RELIGION: We make up our own design for how we want to be

Canon Gerry Conroy

If you are building a model, if you are doing a jigsaw puzzle or building a flat-pack, it helps to have instructions, or a picture of the finished product; it helps to know what you are making is supposed to look like when its finished. You can still create something with all the pieces, but it’s unlikely that it will be what it was meant to be; it won’t look like what its creator intended it to look like.

It’s the same with our humanity, the same with our world. If we pay no attention to God the creator and try to make of ourselves what we want without reference to God, then we will create something, but it won’t be as God intended it to be and it won’t be as beautiful as God intended us to be.

That is basically what St Paul is telling us in that second reading. All things will find their meaning only in him because all things were modelled on him as the beloved child of God, the perfect image of God. For that very reason all things find their meaning and purpose in him, they find their completeness in him. Conversely, without him they do not. When we try to find happiness, completeness without Christ, we are doomed to fail. When we are building our life, we need to see the model on which our creation was based – that is Christ, the beloved child of God.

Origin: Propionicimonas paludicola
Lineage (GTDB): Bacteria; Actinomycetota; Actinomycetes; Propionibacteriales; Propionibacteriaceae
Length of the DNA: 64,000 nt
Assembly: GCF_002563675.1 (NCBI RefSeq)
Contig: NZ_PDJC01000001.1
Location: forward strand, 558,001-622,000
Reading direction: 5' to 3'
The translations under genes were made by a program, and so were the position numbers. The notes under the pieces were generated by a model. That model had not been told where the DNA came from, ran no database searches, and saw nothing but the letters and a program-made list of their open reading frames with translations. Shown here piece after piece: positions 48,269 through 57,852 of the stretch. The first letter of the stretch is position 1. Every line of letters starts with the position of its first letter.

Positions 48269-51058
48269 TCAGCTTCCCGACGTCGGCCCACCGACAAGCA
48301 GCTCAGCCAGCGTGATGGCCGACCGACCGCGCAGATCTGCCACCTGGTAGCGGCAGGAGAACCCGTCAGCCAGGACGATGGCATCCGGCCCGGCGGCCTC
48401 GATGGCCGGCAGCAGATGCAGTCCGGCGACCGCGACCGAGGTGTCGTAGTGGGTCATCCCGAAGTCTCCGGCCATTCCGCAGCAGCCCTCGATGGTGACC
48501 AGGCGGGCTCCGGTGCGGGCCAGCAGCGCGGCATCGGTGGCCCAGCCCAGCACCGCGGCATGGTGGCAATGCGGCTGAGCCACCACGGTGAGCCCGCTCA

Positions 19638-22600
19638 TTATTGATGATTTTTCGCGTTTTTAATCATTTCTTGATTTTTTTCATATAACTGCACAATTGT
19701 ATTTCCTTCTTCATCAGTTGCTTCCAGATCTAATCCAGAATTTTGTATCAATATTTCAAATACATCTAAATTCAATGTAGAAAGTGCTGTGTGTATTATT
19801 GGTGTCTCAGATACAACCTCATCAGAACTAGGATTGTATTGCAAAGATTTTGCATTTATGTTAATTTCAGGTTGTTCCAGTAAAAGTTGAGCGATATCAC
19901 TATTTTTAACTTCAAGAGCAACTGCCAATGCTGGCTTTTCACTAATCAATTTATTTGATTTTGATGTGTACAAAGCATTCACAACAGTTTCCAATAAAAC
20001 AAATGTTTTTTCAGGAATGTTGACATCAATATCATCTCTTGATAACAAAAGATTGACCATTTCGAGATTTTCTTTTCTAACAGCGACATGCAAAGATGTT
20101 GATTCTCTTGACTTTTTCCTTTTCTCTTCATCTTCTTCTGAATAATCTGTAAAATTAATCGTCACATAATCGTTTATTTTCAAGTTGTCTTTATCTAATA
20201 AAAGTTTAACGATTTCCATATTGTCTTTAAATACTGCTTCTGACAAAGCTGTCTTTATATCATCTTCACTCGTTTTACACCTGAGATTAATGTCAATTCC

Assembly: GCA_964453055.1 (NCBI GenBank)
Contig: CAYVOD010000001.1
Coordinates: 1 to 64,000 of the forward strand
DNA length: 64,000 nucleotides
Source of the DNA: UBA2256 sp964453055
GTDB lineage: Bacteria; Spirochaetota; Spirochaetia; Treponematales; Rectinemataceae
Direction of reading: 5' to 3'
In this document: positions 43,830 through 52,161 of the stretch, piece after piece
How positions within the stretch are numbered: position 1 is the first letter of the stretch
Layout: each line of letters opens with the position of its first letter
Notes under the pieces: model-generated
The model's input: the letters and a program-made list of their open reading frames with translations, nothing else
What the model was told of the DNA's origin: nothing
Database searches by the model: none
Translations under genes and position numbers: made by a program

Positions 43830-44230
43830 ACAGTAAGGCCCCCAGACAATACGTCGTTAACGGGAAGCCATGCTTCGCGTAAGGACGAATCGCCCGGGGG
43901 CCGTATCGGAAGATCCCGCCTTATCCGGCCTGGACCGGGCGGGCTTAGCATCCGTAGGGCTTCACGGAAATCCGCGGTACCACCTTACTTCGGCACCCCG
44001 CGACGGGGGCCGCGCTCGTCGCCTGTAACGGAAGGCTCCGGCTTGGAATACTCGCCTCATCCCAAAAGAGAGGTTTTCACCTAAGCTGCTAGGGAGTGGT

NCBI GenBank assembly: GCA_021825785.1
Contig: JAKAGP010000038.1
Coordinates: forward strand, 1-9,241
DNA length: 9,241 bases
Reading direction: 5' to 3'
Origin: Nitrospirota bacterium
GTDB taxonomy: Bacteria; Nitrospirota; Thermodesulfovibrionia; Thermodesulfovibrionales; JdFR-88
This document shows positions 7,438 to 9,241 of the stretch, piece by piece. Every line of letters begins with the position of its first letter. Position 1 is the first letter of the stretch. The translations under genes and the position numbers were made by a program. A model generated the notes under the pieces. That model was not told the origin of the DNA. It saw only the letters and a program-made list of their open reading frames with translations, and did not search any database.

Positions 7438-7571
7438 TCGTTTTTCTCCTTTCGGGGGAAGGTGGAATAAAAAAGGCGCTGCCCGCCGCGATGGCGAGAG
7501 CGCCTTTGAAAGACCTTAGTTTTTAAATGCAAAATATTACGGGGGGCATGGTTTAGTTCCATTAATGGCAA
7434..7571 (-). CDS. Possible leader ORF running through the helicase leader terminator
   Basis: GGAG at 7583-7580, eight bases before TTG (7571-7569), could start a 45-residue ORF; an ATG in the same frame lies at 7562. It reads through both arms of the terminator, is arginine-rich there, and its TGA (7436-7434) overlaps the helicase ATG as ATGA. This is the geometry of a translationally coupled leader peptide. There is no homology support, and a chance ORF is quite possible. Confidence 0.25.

The whole teaching of the Church on sin, is that we decide to be our own creator and make up our own design for how we want to be. It is when we deviate from the plan of God that things start to go awry in our world and in our lives. It is when we start to ignore God’s design, that chaos starts to creep in and our world makes less and less sense. There is a lot of goodness and beauty in our lives that speak of God to us. But we can be too busy to see it, too hurt to notice it. Two thieves were crucified beside Jesus, one eventually recognised the goodness, one didn’t. How long can we go on without recognising God before we realise that certain ways of living and choosing have become irreversible?

The Kingdom of God is about recognising God as creator and designer of something wonderful in us and in creation and about us living in accordance with that design. Sadly, we are not very good at that; we too often think we can do better; the truth is we can’t. As St Paul said All things hold together in him, but what we see in our world is disunity and fragmentation, self-interests among individuals and nations that stop us and threaten us with destruction. It is Christ that is the the principle of unity, Christ who will bring us together since all things are reconciled in him and he does that by his cross.

In the cross He gives us a blue-print for our lives, a blue-print that seems at odds with our world: Too often in the world it seems as if relationships are determined, even corrupted by power. Too often the abuse of power is the norm in a world where we are confused and cannot see who we are; we feel threatened and so we think that the only way to find the space we need to be free, to be ourselves, is with power and force. The cross offers us an alternative and speaks a truth we know, and that alternative is that it is love, and love alone that gives us the space we need to be ourselves, to be truly free. It is not the love that seeks power over another, but the love that is open to giving and receiving the whole person. That is where we begin to enter the Kingdom of God and live under the reign of Christ the King.

Canon Conroy is parish priest of St Patrick’s and St Peter’s in Dumbarton

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